I haven’t got the answers.
If we reject the alternative flag, will we be offered another opportunity to change the flag? I don’t know.
If we were given another chance, how long would we have to wait? I don’t really know that either.
If there’s another alternative offered at some currently unknown future date what flag or flags will we be given to choose between?
Will they be better or worse than the current flag and better or worse than the current alternative flag? Well, that’s up to you, and you don’t know either.
How should you vote? I don’t know that either.
I’ve always liked the current New Zealand flag. I reckon it just looks really good. The stars are in good positions, well-sized, with those little borders, and the right number of points. I’m not much of a fan of the idea of becoming a republic – I’m not sure the alternative would be better, so why change – but every so often, I have a republican twinge. When MPs are commanded by Black Rod to attend the Speech from the Throne, or when the House has to seek permission from the Crown before they can debate certain bills, the idea of a Crown seems a little ridiculous. If Parliament reckons it should be sovereign, they should be a little more willing to tell the Crown to suck it.
But even so, I’ve often thought that if we ever did become a republic, I’d quite like to keep the current flag. But I’m actually ok with the alternative, so I’m still a little undecided. Maybe the next time, the choice will be worse :-)
A footnote on the flag referendum process
There have been complaints about the flag consideration and referendum process. There are other ways we could have done it (I supported one at the select committee) but this is fair way of doing it. Disagreement about the quality of the result doesn’t necessarily mean that the process through which it was obtained was bad.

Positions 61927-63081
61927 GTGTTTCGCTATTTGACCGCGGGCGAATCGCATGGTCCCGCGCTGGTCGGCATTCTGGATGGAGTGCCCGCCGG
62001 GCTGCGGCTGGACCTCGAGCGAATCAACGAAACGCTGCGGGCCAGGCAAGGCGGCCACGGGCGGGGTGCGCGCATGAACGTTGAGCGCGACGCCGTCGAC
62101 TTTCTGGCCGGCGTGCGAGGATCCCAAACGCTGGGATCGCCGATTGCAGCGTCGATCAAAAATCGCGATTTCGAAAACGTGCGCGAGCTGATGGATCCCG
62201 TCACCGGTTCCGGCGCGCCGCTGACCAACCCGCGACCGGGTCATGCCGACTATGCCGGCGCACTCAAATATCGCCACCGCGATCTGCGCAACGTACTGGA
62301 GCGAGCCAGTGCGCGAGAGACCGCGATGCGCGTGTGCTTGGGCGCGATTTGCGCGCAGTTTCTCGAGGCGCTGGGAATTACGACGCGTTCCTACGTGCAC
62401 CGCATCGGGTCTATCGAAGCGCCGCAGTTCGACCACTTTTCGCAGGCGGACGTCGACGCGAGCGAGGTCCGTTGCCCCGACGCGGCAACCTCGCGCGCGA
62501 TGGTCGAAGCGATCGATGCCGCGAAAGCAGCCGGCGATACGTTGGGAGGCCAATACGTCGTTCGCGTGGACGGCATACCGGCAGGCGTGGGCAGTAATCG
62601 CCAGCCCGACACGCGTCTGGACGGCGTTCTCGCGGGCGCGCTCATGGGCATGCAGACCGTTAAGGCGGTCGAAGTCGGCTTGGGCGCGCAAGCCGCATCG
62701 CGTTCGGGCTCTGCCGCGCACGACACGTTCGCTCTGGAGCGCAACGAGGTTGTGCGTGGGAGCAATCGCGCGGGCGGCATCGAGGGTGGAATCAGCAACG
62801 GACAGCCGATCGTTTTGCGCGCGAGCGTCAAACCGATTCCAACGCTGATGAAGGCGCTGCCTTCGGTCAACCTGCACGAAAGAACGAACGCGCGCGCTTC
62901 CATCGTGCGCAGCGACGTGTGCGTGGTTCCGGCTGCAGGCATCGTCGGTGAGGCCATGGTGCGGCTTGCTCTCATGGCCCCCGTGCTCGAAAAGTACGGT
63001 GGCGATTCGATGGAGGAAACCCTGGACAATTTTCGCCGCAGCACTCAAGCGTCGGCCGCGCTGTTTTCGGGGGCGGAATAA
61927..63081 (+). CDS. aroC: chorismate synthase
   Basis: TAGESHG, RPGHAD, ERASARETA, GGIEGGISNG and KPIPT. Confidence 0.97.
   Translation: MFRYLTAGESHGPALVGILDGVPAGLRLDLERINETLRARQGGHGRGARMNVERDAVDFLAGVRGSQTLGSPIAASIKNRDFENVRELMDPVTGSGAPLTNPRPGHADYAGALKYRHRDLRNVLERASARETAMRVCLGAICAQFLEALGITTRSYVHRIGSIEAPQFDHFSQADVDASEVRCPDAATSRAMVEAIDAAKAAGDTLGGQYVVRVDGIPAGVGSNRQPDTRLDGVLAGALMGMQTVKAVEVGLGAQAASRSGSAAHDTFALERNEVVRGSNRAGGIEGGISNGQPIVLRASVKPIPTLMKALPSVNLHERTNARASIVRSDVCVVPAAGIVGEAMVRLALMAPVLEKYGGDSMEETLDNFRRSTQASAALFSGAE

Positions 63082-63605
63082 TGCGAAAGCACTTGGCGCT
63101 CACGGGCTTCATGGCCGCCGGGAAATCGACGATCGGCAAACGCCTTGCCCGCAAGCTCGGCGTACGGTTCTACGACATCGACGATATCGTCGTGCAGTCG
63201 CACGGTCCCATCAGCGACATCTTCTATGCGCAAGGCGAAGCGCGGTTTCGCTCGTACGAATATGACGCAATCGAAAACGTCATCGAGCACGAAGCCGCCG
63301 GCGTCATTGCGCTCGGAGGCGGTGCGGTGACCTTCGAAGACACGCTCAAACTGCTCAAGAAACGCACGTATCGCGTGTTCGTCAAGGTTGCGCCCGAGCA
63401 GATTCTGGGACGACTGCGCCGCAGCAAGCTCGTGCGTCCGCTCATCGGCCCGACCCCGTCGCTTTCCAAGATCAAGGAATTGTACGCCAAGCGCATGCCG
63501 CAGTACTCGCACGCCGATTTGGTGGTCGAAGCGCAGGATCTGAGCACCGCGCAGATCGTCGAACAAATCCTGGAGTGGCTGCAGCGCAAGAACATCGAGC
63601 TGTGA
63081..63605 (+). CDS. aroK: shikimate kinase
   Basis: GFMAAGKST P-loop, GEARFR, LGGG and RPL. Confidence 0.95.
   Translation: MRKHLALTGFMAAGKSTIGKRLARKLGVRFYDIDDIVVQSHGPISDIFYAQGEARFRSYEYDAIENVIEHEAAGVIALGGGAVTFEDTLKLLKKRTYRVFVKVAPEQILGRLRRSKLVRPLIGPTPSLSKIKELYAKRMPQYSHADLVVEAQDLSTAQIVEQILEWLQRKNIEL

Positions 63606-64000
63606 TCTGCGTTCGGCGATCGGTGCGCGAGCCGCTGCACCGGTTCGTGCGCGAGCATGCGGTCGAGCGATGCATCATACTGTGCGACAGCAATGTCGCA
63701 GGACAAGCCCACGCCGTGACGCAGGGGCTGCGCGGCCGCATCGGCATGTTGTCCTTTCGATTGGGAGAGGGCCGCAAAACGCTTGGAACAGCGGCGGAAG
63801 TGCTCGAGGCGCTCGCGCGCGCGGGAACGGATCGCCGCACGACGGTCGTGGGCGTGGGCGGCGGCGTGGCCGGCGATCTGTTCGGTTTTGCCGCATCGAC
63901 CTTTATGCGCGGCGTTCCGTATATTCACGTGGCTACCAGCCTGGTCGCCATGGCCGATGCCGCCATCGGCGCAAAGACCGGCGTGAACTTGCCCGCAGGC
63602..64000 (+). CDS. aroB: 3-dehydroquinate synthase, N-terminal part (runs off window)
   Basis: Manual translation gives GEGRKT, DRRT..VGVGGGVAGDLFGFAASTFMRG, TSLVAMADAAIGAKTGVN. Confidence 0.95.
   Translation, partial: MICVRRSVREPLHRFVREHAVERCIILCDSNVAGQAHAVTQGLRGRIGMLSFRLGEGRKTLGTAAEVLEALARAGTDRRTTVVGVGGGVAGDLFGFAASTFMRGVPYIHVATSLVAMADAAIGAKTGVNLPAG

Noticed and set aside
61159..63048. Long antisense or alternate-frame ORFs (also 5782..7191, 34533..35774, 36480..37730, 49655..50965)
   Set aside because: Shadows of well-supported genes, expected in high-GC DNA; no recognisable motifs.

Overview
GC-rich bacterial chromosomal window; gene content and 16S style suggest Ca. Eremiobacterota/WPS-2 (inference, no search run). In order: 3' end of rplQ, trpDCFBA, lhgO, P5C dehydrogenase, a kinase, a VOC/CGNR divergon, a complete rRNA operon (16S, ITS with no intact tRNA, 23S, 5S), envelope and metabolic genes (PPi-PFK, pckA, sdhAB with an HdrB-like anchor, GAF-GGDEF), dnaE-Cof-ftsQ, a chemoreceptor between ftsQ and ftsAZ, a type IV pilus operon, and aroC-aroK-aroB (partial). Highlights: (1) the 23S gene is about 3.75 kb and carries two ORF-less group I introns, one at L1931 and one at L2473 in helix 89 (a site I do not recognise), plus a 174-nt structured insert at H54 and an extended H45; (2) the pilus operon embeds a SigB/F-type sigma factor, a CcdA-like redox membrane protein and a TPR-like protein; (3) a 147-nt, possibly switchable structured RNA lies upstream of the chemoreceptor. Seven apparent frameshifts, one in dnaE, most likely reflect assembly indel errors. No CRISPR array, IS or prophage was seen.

We could have had a team of designers included on the Flag Consideration panel, but as long as they still sought public input, I can’t see they could have excluded the Lockwood design from the long list, or the short list. A lot of people don’t like the Lockwood flag, and we may see in a few weeks whether they are in the majority, but Kyle Lockwood’s fern design has been a popular alternative flag for quite some time.
Had we undertaken a different public process for choosing an alternative flag to run against the 1902 flag, I think it’s highly likely the alternative flag being offered in this referendum would have been Kyle Lockwood’s design. Although I guess it may have been the red, white and blue one. It’s not all that old, but it has actually stood the test of time. Some of the other alternative flags that have been proposed over the years have not.
On another note, I don’t know whether it is particular to New Zealanders, but we seem to have a tendency to try to make the word “political” do far too much. Any public vote is a political matter. The flag is a political. But New Zealanders often use the word “political”, when they really mean “partisan”. I disagree, but there is a reasonable argument that it shouldn’t be a partisan matter.
If your sole reason for voting one way or the other in the referendum is your view of John Key, then I have no problem with that. My view is that voters’ reasons are their own. Parties can choose to adopt positions on a range of issues, and they can be judged on those positions, or on the fact they even have an opinion, or on the fact they don’t.
But it is perfectly proper that others should feel differently, and consider it wrong that voters’ view on which flag they should vote for should have nothing to do with their views on a particular party or politician. It would be nice, however, if this criticism was made on the basis that the flag vote shouldn’t be a partisan matter. Of course it is political!